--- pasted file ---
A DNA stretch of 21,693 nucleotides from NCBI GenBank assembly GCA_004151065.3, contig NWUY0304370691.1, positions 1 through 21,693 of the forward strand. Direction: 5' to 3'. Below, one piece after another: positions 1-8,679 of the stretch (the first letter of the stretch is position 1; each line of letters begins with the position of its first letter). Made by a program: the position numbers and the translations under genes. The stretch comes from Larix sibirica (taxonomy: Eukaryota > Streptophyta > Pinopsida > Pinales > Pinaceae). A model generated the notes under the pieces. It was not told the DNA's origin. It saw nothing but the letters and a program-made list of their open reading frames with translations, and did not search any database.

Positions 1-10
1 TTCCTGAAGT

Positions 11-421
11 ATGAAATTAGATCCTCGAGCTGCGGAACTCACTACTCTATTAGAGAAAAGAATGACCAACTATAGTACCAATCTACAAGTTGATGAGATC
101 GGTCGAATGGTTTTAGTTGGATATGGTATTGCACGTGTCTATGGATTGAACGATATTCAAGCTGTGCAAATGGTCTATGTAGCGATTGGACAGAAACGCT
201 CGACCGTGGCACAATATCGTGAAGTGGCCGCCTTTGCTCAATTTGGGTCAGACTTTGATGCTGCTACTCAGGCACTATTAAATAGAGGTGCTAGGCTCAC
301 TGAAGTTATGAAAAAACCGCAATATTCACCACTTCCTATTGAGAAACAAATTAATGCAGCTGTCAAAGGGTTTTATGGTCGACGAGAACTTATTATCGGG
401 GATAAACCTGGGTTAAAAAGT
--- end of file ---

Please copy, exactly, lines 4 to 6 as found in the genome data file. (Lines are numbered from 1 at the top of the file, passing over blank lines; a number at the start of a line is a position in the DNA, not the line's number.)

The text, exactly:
Positions 11-421
11 ATGAAATTAGATCCTCGAGCTGCGGAACTCACTACTCTATTAGAGAAAAGAATGACCAACTATAGTACCAATCTACAAGTTGATGAGATC
101 GGTCGAATGGTTTTAGTTGGATATGGTATTGCACGTGTCTATGGATTGAACGATATTCAAGCTGTGCAAATGGTCTATGTAGCGATTGGACAGAAACGCT